Trans Awareness Week runs across the world from 13 November to 20 November.
The week is a time in which the trans community and allies come together to raise awareness of the trans community, share stories and experiences, and educate others on issues faced by the trans and non-binary community, including prejudice, discrimination and violence.
Awareness week concludes with Transgender Day of Remembrance (TDoR) which is marked on 20 November every year.
What is Transgender Day of Remembrance?
TDoR is observed annually across the world as a day to remember those whose lives have been lost due to transphobia.
Transgender Day of Remembrance was founded by Gwendolyn Ann Smith, a transgender woman and activist, who held a vigil on 20 November 1999 in honour of Rita Hester, a trans woman who was murdered in Massachusetts, USA, in November 1998. The uproar at the lack of respectful coverage of Rita’s identity in the local press led to a web project entitled ‘Remembering Our Dead’, which aimed to honour the names and identities of trans people known to have lost their lives worldwide in the previous 12 months. These victims are honoured and memorialised as part of the services across the world for Transgender Day of Remembrance each year.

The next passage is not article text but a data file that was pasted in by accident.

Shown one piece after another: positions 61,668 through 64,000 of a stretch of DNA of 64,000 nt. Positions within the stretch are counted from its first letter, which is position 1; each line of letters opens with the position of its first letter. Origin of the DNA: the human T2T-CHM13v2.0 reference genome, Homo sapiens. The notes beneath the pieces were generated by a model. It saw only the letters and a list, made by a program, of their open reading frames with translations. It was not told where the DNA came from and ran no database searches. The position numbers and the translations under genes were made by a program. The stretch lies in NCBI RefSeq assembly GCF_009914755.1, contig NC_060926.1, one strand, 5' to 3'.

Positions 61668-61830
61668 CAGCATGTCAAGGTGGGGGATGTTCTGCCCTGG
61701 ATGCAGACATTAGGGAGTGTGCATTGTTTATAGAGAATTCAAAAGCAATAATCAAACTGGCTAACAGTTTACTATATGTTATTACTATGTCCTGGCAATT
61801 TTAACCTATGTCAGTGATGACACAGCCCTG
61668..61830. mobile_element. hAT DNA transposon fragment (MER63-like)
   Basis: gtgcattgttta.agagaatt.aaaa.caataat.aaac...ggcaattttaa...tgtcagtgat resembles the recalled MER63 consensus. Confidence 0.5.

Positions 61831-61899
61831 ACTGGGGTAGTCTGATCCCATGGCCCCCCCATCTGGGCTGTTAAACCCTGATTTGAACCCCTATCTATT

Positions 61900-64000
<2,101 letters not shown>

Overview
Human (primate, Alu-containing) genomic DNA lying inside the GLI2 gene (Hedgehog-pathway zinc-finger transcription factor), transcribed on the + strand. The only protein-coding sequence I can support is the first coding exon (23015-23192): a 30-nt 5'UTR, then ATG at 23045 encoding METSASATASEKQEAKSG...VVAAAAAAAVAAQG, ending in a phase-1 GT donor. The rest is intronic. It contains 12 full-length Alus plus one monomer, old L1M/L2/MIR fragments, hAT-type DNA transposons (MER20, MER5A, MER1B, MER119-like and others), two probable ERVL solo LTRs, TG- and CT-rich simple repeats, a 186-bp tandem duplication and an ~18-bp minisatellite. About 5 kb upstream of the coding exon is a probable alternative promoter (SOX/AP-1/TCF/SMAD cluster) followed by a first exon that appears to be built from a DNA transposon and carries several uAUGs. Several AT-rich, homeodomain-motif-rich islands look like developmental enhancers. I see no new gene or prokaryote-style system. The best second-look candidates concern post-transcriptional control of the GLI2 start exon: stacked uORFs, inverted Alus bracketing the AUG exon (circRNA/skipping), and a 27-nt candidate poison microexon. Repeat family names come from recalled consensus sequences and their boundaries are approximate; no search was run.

The University of Roehampton continues to stand in solidarity with our trans and non-binary community.
How can I get involved?
This year to commemorate TDoR, Roehampton Chaplaincy will have a purple candle alight in the chapels with a copy of the list of names to remember and honour the lives taken by anti-trans hate crimes.
Staff and students will be able to go and sit in the chapels, read the names of the lives lost, pray/mediate or sit in silence. Support information for LGBTQ+ staff can be found on the UR Pride Network page here and support information for students can be found here.
More information about Roehampton Chaplaincy can be found on the portal here.